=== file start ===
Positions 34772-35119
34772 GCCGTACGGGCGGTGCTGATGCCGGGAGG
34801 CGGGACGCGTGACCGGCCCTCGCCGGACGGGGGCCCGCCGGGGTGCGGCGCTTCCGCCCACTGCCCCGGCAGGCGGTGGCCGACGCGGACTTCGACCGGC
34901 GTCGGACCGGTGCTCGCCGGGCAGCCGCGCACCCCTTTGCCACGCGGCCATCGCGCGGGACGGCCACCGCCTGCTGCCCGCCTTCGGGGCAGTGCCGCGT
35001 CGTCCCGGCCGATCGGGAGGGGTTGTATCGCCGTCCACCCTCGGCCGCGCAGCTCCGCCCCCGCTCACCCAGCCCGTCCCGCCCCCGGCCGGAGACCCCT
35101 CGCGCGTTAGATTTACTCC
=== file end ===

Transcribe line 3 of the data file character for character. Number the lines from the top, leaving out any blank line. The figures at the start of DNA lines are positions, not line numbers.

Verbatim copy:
34801 CGGGACGCGTGACCGGCCCTCGCCGGACGGGGGCCCGCCGGGGTGCGGCGCTTCCGCCCACTGCCCCGGCAGGCGGTGGCCGACGCGGACTTCGACCGGC